I tested the software with a 1965 Fender rosewood-necked Strat, a Fernandes maple-neck solidbody, and a Danelectro Pro. All the characteristics of each instrument came through: the warmth of the ’65, the spank of the Fernandes, and the semi-hollow throat of the Dano. The signature sounds of the classic amps modeled were also quite evident: the Marshall clang, Vox’s hollow chime, and the Fender warmth. To my ears and hands, all of the Peavey ReValver amps sounded and felt more like real amplifiers than any other software to date. The two elusive characteristics of a great tube amp—that slight give or sag, even in the cleanest mode, and the mild crunch that responds accurately and expressively to guitar volume levels and finger touch—are present in spades. And ReValver passed my most important amplifier test—all the models sounded great without reverb, because they exhibited the complex depth of a well-made tube amp. At times, I forgot I was playing through software. Most modeling software will give you a decent clean and an acceptable metal tone, but ReValver is the first that I would be comfortable playing in a blues band (though it would likely get me tarred and feathered by purists).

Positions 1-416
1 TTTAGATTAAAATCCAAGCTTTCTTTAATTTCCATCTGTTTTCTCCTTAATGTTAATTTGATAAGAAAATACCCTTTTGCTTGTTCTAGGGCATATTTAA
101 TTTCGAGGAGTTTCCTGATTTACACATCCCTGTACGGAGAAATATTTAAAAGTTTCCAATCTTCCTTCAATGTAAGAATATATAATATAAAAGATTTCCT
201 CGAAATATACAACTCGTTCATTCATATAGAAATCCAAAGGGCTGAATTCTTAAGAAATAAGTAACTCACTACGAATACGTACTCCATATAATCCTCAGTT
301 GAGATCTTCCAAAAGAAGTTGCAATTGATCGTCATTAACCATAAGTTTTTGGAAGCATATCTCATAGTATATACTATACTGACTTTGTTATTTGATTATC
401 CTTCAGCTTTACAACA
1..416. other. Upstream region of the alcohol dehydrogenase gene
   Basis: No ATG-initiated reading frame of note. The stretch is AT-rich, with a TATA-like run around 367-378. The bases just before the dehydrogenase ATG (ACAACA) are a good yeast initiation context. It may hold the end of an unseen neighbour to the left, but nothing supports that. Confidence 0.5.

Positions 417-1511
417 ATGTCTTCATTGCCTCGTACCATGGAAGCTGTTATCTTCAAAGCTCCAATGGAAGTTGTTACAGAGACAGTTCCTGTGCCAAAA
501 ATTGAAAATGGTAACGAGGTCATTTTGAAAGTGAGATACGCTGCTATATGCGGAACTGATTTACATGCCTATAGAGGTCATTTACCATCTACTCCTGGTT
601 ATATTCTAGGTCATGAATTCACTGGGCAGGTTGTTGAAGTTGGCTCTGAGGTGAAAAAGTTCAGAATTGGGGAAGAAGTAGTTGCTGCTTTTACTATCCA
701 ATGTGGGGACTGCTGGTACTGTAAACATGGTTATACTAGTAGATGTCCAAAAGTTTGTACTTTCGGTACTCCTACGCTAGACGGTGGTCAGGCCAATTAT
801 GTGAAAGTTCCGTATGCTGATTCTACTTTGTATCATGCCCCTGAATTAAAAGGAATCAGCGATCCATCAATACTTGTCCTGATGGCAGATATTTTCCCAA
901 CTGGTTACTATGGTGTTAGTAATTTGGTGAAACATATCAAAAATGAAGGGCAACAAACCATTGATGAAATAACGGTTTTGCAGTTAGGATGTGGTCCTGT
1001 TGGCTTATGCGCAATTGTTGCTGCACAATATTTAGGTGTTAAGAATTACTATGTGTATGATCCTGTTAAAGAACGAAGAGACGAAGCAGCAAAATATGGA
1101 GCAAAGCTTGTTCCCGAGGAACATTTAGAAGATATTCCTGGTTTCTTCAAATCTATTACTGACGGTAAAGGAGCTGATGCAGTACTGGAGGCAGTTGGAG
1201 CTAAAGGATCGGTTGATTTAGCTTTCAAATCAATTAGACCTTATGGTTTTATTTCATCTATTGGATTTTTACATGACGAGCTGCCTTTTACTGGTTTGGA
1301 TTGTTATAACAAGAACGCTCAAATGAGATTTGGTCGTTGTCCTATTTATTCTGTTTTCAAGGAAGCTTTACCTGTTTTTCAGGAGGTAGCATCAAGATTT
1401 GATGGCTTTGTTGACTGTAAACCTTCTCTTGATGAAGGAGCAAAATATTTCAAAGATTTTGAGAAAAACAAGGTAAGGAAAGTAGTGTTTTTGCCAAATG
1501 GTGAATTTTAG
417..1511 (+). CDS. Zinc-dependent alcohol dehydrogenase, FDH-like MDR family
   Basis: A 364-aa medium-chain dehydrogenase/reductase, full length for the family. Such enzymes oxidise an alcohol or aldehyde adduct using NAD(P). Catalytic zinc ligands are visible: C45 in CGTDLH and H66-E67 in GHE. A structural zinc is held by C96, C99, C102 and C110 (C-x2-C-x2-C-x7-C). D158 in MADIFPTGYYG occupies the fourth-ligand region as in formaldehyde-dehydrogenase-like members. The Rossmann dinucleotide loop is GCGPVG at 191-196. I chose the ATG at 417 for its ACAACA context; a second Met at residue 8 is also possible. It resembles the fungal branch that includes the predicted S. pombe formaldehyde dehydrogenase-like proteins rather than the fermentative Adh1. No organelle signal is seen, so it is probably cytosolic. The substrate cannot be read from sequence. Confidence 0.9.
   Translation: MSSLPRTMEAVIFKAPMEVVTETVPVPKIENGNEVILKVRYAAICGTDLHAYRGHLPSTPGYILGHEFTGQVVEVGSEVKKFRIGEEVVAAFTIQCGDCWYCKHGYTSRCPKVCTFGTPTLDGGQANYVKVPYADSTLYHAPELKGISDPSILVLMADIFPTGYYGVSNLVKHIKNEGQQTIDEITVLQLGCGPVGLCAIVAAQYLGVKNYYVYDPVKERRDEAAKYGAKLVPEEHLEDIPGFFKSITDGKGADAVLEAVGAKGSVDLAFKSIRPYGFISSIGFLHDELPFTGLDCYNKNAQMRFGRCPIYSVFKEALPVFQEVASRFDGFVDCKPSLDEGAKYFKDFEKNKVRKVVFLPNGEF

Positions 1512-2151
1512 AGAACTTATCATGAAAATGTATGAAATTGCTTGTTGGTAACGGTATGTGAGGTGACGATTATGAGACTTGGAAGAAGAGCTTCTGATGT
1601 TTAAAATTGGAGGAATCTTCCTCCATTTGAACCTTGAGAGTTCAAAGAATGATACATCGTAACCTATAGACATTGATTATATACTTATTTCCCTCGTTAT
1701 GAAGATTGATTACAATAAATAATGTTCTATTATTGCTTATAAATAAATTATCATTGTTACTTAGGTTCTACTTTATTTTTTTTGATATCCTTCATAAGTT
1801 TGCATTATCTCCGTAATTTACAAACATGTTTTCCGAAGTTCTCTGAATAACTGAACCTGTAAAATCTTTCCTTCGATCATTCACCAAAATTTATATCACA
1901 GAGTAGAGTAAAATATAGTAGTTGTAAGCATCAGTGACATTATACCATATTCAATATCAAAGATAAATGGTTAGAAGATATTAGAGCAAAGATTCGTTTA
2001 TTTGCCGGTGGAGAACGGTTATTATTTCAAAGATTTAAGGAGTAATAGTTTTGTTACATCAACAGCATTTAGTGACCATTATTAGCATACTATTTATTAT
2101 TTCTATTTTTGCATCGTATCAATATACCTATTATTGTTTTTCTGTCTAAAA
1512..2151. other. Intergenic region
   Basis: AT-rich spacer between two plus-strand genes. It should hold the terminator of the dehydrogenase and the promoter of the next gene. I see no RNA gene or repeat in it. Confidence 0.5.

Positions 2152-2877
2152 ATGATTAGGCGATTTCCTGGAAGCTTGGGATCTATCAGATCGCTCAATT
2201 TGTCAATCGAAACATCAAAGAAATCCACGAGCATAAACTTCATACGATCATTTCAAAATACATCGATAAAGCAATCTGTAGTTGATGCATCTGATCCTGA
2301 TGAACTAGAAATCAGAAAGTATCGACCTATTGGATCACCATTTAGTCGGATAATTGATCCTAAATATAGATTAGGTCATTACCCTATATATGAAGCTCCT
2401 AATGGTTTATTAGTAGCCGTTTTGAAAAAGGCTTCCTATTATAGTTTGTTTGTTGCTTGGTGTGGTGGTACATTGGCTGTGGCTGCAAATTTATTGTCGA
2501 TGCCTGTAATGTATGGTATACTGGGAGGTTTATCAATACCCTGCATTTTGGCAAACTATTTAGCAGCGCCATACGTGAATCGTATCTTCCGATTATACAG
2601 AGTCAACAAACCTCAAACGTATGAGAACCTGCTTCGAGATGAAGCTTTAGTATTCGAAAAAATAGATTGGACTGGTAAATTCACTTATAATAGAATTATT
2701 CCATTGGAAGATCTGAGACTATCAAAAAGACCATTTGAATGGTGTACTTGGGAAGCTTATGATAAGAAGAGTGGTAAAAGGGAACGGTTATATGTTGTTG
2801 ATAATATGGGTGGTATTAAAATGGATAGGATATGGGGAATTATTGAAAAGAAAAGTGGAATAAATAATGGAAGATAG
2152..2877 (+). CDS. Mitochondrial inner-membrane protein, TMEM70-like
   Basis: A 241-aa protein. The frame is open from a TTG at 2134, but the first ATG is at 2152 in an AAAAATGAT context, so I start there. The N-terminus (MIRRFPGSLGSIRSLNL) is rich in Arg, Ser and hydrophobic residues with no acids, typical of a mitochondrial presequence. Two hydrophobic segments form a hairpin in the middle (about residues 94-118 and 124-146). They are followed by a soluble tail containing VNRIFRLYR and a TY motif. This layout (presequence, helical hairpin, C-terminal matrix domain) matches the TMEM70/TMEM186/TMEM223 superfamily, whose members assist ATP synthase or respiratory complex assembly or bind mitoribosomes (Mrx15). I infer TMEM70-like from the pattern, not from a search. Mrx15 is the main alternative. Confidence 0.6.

ReValver provides MIDI mapping of most parameters for live controllers and recording automation, and this function worked well with both my Novation controller keyboard, and in Live’s clip-automation mode. All was not rosy, however. ReValver lacks host sync for the effects (this feature is coming in an upgrade), and the presets were minimal, and uninspired. The manual is being worked on, and it will hopefully be clearer and more informative when it hits the streets. The delays and reverbs could be better sonically, and easier to tweak. The cluttered GUI doesn’t make for the most efficient workflow.

In fairness, Guitar Player was provided with an early version of this software, so keep in mind that many of the product’s bugs will be worked out over the coming months, and in future versions. The software is already stable (other than the Native Instruments conflict, ReValver never blinked). The important thing is that Peavey got the sound exactly right—straight out of the box. ReValver’s amp models might be the ones that make you leave the real thing at home.

$299 retail/$249 street
SYSTEM REQUIREMENTS 1GHz CPU, 512MB RAM, 1024x768 screen resolution, Mac: VST/AU host or soundcard, Windows: VST/ host or ASIO/WDM soundcard.
KUDOS Amps sound and feel like the real thing. Easy to use.
CONCERNS Effects don’t sync to host. Some effects could sound better.
CONTACT Peavey, (601) 483-5365;